We arrived at the Chiang Mai airport on January 9th and our lives took a turn for the unexpected. Stepping off the plane was one of those “one small step for man” experiences, but that step got turned into a toe stub (for me at least) when I was sent to the back of the passport line because I had slept through the previous flight and hadn’t received the required paperwork for arrival and departure. I sheepishly filled out the paperwork and arrived at the baggage claim about ten minutes behind the rest of the group.
Once we had retrieved our luggage from the baggage claim (or filed “lost luggage” complaints as in the case of yours truly) we stepped outside and found ourselves staring at the back of three identical, red trucks. These, we found out, were (and are) taxi/bus hybrids driven and owned by locals. They are named “rot-dengs,” and can be flagged (palm-downwards) during any day or evening in the streets of Chiang Mai. As we soon found out, traffic in Chang Mai is a hairy institution. Imagine a swarming ant hill, and then take away the ants’ sense of order, neatness, and concern for each other’s safety, and you have some idea of what it appears to be from the back of a “rot-deng.”
After spending the night at the Sinthana Resort Hotel, we visited an authentic Thai buffet, the world’s largest jewelry store, a silk factory and silk store, an umbrella painter’s market, and a lacquerware factory and store. In the jewelry story, we learned about the history and processes of producing authentic and extravagant jewelry and explored and shopped among some of the world’s most jewelry displays. The silk store was also wonderful. Besides getting to see how silk is made (no common opportunity) we shopped among some of the finest silk in the world. The umbrella painter’s market and lacquerware factory offered similar learning and shopping opportunities. For example, several students and Ajarn Mike had unique pictures and phrases painted on practically anything (besides skin) that would absorb ink, including camera cases, shoes, and a traditional form of Thai apparel called “elephant pants.”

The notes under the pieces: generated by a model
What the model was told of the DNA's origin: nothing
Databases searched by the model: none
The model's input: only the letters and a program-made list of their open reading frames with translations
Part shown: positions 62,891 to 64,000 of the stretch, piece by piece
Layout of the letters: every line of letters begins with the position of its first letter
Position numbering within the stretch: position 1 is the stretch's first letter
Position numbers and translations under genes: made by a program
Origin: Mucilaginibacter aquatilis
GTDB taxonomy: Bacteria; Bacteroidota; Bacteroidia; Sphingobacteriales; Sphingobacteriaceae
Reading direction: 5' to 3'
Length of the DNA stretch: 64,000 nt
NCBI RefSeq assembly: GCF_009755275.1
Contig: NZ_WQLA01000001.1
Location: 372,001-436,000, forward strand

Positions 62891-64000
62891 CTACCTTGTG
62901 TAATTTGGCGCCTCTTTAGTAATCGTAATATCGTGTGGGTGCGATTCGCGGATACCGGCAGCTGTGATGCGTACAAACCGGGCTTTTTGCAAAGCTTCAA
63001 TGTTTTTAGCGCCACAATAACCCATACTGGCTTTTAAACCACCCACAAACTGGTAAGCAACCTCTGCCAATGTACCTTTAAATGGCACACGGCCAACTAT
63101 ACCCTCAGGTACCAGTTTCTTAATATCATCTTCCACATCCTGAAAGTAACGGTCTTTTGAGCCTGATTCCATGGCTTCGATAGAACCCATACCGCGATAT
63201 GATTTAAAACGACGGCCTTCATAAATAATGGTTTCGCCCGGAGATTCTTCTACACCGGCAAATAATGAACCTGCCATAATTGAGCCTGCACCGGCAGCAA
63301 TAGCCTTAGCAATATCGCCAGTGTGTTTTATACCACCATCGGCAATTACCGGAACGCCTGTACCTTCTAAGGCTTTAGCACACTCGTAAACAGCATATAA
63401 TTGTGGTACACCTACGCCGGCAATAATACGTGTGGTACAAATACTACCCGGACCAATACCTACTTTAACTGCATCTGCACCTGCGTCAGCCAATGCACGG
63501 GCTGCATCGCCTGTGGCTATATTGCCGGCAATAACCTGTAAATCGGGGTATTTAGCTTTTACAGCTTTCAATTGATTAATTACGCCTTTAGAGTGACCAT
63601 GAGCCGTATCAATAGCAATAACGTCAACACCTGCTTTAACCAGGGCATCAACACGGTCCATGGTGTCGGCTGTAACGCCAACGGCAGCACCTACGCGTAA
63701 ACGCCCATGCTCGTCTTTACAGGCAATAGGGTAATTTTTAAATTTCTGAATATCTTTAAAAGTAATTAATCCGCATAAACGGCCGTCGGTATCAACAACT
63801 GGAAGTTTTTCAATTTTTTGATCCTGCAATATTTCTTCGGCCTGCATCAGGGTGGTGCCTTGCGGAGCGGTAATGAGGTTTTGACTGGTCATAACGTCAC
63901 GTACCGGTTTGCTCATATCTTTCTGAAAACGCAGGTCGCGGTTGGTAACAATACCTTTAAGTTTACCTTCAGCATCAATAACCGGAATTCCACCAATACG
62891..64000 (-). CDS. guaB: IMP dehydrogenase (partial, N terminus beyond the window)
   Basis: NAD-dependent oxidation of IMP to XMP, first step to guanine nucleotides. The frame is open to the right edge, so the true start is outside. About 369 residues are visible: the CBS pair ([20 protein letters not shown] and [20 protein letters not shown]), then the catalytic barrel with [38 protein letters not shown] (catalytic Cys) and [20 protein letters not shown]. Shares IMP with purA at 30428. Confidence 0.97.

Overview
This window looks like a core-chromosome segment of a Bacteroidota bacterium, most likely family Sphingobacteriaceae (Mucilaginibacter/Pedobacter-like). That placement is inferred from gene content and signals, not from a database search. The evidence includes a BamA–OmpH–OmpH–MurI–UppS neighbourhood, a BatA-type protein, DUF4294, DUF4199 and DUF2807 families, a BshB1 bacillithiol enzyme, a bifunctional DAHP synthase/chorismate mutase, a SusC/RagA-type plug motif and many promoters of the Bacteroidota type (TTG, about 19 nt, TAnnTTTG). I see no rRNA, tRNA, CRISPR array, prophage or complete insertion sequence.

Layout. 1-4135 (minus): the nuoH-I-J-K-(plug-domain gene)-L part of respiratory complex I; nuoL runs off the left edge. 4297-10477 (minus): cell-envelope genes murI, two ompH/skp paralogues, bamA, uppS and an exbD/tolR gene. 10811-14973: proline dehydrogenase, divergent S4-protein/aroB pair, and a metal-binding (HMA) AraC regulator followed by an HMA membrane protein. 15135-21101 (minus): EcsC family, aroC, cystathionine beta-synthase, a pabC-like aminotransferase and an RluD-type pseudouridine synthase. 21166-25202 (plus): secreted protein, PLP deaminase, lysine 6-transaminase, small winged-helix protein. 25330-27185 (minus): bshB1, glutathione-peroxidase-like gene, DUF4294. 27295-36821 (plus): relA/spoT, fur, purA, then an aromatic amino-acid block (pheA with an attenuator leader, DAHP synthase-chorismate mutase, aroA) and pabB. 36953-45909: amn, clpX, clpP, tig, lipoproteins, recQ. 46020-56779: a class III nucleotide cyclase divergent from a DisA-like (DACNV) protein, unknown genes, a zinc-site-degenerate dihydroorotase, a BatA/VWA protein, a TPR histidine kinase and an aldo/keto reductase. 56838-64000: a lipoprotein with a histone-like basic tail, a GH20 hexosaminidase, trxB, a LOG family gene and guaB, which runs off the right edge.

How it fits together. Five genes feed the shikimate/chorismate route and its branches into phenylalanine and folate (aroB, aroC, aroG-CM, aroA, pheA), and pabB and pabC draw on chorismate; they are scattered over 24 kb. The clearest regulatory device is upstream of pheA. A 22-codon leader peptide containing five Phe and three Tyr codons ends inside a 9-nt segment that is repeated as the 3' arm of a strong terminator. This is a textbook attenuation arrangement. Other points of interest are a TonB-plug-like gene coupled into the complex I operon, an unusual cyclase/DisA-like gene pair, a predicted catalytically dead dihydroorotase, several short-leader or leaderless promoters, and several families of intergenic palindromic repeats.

The next morning, we rode elephants. After driving up into the mountains above Chiang Mai, we visited a village that trains elephants to do everything from carry humans to kick soccer balls or paint pictures. We lurched along on the backs of elephants through a river and the village itself before finally returning to the camp. It was a wonderful experience, except for the few of us who are prone to motion sickness. Those few got several “experiences” for the price of one. Afterwards, we observed a wonderful elephant performance, featuring afore-mentioned painting and soccer-playing elephants, among other things, and rounded off the experience by rafting down the river and then eating at the buffet in the village.